Danish scientists prepare skimmed whipped cream from lactic acid bacteria
The human love affair with whipped cream dates back to at least the 16th century and is a staple of all our favorite holiday desserts. Is that slice of Thanksgiving pumpkin pie really the same without a dollop of whipped cream on top? But whipped cream also contains 38 percent saturated fat. That’s one of the reasons it’s so delightfully fluffy and nice to eat, but it’s also not great for our health, and dairy production is a major source of greenhouse gases. So food scientists from the University of Copenhagen decided to investigate possible sustainable, low-fat alternatives. They successfully created a bacteria-based fat-free prototype, according to a recent paper published in the journal Food Hydrocolloids. Someday, the authors say, the whipped topping on our holiday desserts could be made from leftover beer or plants.
“We usually associate bacteria with something to keep away from food,” said co-author Jens Risbo, a food scientist at the University of Copenhagen. “But here we base a favorite food product on good bacteria found in nature. This has never been seen before. It’s an advantage, both because it’s a renewable, tank-grown resource, and because it creates a healthier, less energy-dense, fat-free product.”
Whipped cream is a type of liquid mousse, a category that also includes hair mousse and shaving cream. Such foams are created by whipping air into a liquid formula that contains, among other ingredients, some type of surfactant (surfactant) – a collection of complex molecules that bind together to solidify the resulting foam into a substantial foam. Surfactant—usually fats or proteins in edible foams or chemical additives in shaving cream or styling foam—keeps surface tension from collapsing bubbles by strengthening the thin liquid film walls that separate them. Cream, with its high fat content, serves as a surfactant in whipped cream.
In 1948, a clothing salesman-turned-entrepreneur named Aaron (“Bunny”) Lapin figured out how to ship whipped cream from a can and introduced the world to Reddi-Wip. The gas is mixed with the liquid formula and packaged under pressure in the aerosol can. When the valve is opened, the mixture is forced out of the box by nitrous oxide (suspended gas) and the gas expands rapidly to create foam. In the non-dairy varieties of Reddi-Wip, the cream is replaced with vegetable oil, which has an even higher fat content, along with an array of synthetic additives (polysorbate 60, sorbitan monostearates, sodium stearoyl-2, lactylate, xanthan gum, and lecithin). .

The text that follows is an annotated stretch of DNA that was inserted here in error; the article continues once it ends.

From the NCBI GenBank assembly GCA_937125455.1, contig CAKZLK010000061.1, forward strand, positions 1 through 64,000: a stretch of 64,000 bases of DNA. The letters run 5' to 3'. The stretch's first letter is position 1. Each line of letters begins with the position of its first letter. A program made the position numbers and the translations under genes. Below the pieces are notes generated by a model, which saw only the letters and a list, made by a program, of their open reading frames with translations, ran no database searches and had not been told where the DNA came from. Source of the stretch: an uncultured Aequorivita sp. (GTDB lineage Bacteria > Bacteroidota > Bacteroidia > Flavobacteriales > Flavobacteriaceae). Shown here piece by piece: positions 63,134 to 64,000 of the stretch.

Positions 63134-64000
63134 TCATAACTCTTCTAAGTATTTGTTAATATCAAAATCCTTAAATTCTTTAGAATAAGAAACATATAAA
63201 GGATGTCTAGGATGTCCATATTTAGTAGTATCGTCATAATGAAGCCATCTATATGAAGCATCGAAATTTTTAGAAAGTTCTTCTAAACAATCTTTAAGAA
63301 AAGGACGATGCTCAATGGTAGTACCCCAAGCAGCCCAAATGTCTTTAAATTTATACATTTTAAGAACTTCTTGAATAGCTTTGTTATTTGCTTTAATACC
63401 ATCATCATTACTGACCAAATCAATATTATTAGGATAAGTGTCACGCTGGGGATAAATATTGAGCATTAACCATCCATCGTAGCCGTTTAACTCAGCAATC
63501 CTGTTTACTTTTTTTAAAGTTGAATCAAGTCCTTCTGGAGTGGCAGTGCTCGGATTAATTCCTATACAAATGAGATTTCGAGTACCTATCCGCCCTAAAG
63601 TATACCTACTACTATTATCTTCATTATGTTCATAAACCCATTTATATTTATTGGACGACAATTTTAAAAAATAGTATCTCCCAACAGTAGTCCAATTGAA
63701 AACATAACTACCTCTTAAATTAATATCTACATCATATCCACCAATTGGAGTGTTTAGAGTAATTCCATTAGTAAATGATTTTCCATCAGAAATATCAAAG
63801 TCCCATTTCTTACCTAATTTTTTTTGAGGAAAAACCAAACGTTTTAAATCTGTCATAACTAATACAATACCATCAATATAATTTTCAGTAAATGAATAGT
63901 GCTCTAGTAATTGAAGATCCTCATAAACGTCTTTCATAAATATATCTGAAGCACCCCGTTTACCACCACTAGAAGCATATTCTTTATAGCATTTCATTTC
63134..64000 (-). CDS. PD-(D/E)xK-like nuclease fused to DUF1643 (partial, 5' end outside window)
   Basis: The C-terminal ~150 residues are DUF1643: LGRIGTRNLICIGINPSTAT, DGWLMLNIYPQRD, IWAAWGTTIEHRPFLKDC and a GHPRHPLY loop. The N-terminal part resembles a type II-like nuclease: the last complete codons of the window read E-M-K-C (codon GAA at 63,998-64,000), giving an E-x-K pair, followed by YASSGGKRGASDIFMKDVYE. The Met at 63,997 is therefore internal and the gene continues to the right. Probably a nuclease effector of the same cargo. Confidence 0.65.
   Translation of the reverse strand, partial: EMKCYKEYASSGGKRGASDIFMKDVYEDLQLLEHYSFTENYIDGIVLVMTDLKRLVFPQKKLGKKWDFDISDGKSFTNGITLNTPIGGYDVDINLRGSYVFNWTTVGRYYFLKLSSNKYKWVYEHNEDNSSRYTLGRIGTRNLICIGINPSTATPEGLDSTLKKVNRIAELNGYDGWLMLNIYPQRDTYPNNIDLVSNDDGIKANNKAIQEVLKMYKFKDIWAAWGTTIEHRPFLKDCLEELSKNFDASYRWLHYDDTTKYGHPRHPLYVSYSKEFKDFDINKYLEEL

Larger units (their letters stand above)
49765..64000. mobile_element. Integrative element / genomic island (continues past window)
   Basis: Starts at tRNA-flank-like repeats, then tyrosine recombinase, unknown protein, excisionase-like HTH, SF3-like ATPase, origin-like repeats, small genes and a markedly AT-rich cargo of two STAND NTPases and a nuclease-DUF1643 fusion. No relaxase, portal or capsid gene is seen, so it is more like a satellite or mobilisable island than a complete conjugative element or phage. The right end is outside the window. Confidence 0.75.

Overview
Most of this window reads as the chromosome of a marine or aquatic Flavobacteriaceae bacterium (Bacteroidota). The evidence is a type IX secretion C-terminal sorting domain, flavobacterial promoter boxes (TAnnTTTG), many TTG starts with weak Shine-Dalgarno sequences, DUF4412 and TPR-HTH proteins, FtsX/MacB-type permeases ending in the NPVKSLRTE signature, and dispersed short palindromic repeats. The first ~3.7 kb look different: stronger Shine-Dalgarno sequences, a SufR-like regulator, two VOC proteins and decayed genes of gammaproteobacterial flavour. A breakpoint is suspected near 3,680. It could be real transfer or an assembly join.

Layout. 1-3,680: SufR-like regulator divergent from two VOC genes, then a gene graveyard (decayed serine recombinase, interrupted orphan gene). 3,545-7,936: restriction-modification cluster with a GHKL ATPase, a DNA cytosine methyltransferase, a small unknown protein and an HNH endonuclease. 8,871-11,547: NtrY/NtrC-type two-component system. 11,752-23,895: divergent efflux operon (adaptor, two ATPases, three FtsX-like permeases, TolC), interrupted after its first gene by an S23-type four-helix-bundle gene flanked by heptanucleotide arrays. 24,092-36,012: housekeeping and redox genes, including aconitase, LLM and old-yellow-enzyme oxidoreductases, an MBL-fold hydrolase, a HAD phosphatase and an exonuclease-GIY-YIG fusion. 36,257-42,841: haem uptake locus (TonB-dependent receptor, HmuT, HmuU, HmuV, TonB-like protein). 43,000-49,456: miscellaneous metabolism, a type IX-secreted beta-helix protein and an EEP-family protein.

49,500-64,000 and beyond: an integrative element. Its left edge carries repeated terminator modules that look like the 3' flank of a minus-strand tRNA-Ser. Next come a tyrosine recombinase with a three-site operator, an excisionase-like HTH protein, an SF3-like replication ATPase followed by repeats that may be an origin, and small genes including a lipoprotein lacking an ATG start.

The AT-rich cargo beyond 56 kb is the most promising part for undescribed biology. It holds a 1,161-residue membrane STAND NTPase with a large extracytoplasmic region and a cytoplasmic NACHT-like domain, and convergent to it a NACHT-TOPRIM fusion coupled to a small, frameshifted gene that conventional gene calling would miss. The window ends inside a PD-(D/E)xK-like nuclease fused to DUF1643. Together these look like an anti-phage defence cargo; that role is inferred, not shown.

It’s not easy to come up with a tasty yet healthy alternative to one of our favorite treats. “The most difficult aspect of developing an alternative food is getting the texture right,” said Drawing. “Whipped cream undergoes a unique transformation that occurs in a complex system where the high content of saturated fat makes it possible for the cream to become hard. So how do we create an alternative that avoids the high fat content while achieving the right consistency? We have to think innovatively here.”
Risbaugh and his colleagues used just four ingredients in their experiments: water, edible lactic acid bacteria, some milk protein, and a thickener. There are many types of lactic acid bacteria – the types used by the food industry as culture for yogurt and to preserve cold cuts – and they are abundant in nature, found in plants and in human/animal mucus membranes and digestive tracts. They also happen to be ideal building blocks for foods and are about the same size as the fat globules in heavy whipping cream.
The Danish team made both soft and firmer versions of their prototype whipped cream using two different strains of bacteria: Lactobacillus delbrueckii subs. from the milk (LBD) and Lactobacillus curlatus (LBC). The LBC strain is more hydrophobic, producing a cream that is firmer and holds liquid better than the mixture produced with LBD, which is hydrophilic.
These experiments were primarily to demonstrate proof of concept and the resulting foams were evaluated primarily for texture and desired foaming characteristics – not for taste. So we’re unlikely to see boxes of “Lacti-Wip” on store shelves anytime soon. But the experiments provided valuable insight into how best to create a dairy-free whipped cream alternative with a similar food structure.
“We have shown that bacteria can be used to create the correct structure,” said Drawing. “Now that we understand the context and have learned which surface properties are important, it opens up the possibility of using many other things from nature. This could be leftover yeast from the brewery, or perhaps small building blocks that we extract from plants. This would make the product very sustainable.”